More Than Genes: What Science Can Tell Us About Toxic Chemicals, Development, and the Risk to Our…

Hardcover | November 16, 2009

byDan Agin

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We are all shaped by our genetic inheritance and by the environment we live in. Indeed, the argument about which of these two forces, nature or nurture, predominates has been raging for decades. But what about our very first environment--the prenatal world where we exist for nine monthsbetween conception and birth and where we are more vulnerable than at any other point in our lives? In More Than Genes, Dan Agin marshals new scientific evidence to argue that the fetal environment can be just as crucial as genetic hard-wiring or even later environment in determining our intelligence and behavior. Stress during pregnancy, for example, puts women at far greater risk of bearingchildren prone to anxiety disorders. Nutritional deprivation during early fetal development may elevate the risk of late onset schizophrenia. And exposure to a whole host of environmental toxins - methylmercury, polychlorinated biphenyls (PCBs), dioxins, pesticides, ionizing radiation, and mostespecially lead - as well as maternal use of alcohol, tobacco, marijuana, or cocaine can have impacts ranging from mild cognitive impairment to ADHD, autism, schizophrenia, and other mental disorders. Agin argues as well that differences in IQ among racial, ethnic, and socioeconomic groups are farmore attributable to higher levels of stress and chemical toxicity in inner cities--which seep into the prenatal environment and compromise the health of the fetus--than to genetic inheritance. The good news is that the prenatal environment is malleable, and Agin suggests that if we can abandon thenaive idea of "immaculate gestation," we can begin to protect fetal development properly. Cogently argued, thoroughly researched, and accessibly written, More Than Genes challenges many long-held assumptions and represents a huge step forward in our understanding of the origins of human intelligence and behavior.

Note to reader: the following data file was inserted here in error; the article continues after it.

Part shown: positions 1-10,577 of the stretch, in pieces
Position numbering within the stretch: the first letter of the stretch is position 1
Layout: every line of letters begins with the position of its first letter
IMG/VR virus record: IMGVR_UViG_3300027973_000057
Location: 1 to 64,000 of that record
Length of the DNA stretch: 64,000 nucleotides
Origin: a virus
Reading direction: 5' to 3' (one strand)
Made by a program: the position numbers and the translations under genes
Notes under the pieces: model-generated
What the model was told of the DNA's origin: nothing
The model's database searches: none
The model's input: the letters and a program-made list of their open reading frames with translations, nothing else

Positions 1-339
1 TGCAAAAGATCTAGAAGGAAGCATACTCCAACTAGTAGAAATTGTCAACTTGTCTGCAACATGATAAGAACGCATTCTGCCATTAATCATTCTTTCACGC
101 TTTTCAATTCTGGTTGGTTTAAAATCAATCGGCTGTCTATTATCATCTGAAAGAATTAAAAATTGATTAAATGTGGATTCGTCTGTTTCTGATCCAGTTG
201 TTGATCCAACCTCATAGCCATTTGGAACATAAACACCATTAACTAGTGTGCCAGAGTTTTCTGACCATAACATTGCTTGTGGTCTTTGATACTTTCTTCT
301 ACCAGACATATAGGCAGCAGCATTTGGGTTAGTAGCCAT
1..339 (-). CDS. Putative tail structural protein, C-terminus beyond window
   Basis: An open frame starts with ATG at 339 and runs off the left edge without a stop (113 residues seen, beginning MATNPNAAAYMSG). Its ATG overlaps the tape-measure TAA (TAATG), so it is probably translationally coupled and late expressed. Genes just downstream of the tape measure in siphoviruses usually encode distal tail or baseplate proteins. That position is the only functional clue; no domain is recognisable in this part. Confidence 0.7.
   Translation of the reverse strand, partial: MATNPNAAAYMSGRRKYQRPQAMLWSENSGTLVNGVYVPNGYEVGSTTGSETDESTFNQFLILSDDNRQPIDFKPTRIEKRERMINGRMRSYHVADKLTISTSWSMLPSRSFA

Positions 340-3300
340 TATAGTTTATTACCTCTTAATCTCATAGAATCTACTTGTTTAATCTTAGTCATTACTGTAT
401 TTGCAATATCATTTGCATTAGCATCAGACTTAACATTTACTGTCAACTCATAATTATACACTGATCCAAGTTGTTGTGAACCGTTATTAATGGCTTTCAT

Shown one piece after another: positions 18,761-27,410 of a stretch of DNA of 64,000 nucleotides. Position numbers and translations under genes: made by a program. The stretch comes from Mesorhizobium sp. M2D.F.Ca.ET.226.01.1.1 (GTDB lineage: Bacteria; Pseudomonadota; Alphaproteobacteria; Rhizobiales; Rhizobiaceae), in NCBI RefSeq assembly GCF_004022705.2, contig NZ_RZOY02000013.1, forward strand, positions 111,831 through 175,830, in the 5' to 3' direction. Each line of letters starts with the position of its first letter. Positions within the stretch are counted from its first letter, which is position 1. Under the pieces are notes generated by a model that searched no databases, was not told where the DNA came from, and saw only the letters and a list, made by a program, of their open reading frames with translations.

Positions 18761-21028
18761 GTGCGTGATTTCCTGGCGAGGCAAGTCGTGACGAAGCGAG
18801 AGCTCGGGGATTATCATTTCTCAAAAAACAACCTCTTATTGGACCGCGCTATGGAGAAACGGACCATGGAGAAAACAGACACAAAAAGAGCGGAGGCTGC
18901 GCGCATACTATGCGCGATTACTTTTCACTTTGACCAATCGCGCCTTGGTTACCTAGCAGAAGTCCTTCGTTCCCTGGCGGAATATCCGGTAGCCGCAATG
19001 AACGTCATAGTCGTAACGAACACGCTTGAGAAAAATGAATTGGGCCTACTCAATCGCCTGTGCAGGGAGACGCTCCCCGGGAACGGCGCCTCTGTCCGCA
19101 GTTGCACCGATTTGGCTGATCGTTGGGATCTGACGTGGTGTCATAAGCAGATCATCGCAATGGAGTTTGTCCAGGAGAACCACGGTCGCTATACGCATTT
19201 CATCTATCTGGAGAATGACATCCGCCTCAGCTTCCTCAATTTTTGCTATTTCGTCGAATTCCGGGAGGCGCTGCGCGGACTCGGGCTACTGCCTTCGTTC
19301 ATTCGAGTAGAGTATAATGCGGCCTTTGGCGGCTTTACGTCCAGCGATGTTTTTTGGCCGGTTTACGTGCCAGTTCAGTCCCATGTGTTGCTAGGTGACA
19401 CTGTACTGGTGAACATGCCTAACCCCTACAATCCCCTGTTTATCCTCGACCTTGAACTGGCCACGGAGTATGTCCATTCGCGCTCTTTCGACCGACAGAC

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We are all shaped by our genetic inheritance and by the environment we live in. Indeed, the argument about which of these two forces, nature or nurture, predominates has been raging for decades. But what about our very first environment--the prenatal world where we exist for nine monthsbetween conception and birth and where we are more...

Dan Agin is Emeritus Associate Professor of Molecular Genetics and Cell Biology at the University of Chicago. The author of Junk Science: How Politicians, Corporations, and Other Hucksters Betray Us, he writes a column on science and politics for The Huffington Post.

other books by Dan Agin

Format:HardcoverDimensions:368 pages, 9.25 × 6.13 × 0.98 inPublished:November 16, 2009Publisher:Oxford University PressLanguage:English

The following ISBNs are associated with this title:

ISBN - 10:0195381505

ISBN - 13:9780195381504

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Table of Contents

Part I: Of Shaping and Destruction1. The Richness of Our Ignorance2. Pollution Babies3. From Once Cell to a Hundred Trillion4. The Fetal Brain5. Life in Utero: Shaping or DestructionPart II: The Forge of Circumstance6. The Endless Fetal Hangover7. Unborn Days and Sexuality8. Developmental Brain Disabilities9. Genes, the Womb, and Psychosis10. Much Ado about IQPart III: Misery for All Seasons11. Culture, Poverty, and Fetal Destruction12. Group Differences, Criminality, and the Damaged Fetus